Multiprotocol label switching (MPLS) and software-defined wide area networks (SD-WANs) are two methods for connecting corporate branch offices. SD-WANs are usually cheaper and more flexible, but MPLS also offers some advantages.
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Multiprotocol label switching (MPLS) is a common method for constructing the connections between local area networks (LANs) that make up wide area networks (WANs). Using specialized routers, MPLS sends packets along predetermined network paths, improving upon the typical way the Internet works. These predetermined network paths can be used as the connective tissue that comprises a WAN and allow multiple virtual WANs to coexist over a shared network backbone. However, they take quite a bit of time to set up, can be expensive, and require a contracted service from a carrier or telecommunications company.
A software-defined WAN (SD-WAN) is a large network that connects LANs using software, not hardware. SD-WANs do not require any specialized equipment for routing. They run over the regular Internet, making them cheaper to implement than other networking methods.
The SD-WAN model does not exclude the usage of MPLS — MPLS can be one of the networking methods used in an SD-WAN — but overall SD-WANs are often more flexible and cost-effective by comparison.
To understand the differences between software-defined connections and MPLS connections, consider the difference between a railroad service and a passenger bus line.
Railroads have specialized routes set up via train tracks, and only trains that belong to the railroad can use the tracks. Because trains can stay on these tracks and often do not have to stop until they reach their destination, train transport is fairly fast and reliable.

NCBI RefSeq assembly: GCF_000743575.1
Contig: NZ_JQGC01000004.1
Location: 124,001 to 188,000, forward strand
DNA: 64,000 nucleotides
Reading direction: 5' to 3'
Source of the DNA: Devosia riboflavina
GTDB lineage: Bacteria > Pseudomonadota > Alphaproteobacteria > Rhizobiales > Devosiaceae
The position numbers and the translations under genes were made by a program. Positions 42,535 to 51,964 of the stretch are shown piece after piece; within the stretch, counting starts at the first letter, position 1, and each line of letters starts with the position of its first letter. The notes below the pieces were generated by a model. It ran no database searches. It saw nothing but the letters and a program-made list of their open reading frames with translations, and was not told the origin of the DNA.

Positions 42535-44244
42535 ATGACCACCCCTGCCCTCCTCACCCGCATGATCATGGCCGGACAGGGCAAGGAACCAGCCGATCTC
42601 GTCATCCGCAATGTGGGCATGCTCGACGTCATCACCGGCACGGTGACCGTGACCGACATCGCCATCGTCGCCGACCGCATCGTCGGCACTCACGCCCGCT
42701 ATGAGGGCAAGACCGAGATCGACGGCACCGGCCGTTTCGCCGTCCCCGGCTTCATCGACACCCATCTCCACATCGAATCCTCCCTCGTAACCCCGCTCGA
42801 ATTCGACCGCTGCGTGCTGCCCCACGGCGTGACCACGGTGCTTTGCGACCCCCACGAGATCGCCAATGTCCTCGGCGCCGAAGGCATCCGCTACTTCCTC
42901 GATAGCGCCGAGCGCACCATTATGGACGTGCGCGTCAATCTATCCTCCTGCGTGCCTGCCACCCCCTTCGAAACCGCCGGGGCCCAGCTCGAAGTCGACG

However, railroads require a significant upfront investment to build the specialized routes (the train tracks) that the vehicles require. A massive surge in passengers or cargo may exceed the railroad's capacity, because only a certain number of trains can use the tracks at once. And if the railroad wishes to add more routes, it must build more track — which requires obtaining permits, negotiating with property owners, and expensive track construction. While a railroad line may be direct, it costs a lot to build and is not very flexible.
Conversely, a bus line travels across a massive network of roads that also serve many other types of vehicles. Buses operated by the line do not have to take the same route to their destination every time; they can route around areas of heavy traffic or add more stops as needed. Carrying more passengers is easy: the bus line can simply use more buses, since there is no defined limit to how many buses can be on the road at a given time.
Because traffic can vary so much, bus travel time can vary. And because the roads were not specifically constructed to serve the needs of the bus line, routes are less direct than those of the railroad service. However, if the line wants to offer more routes, it does not need to build new roads; it only needs to purchase more buses, and it can add routes over preexisting roads. The bus line is less direct than the railroad service, but it costs less to operate and is more flexible.
Like railroad tracks, MPLS connections are dedicated only to the users of those connections. They are more direct and more reliable than the public Internet. However, they require the purchasing of expensive hardware (similar to the laying of railroad tracks), and their routes cannot change very easily. Meanwhile, SD-WANs are built on existing paths (the public Internet) and can easily increase their routes and the number of users served, like the bus line.
Network-as-a-service (NaaS) is a cloud service model in which organizations rent networking services from a cloud provider instead of setting up their own networks. Users connect to their applications directly through a virtual network, and they do so via any Internet connection. SD-WANs still require hardware setup; NaaS only requires Internet connectivity.
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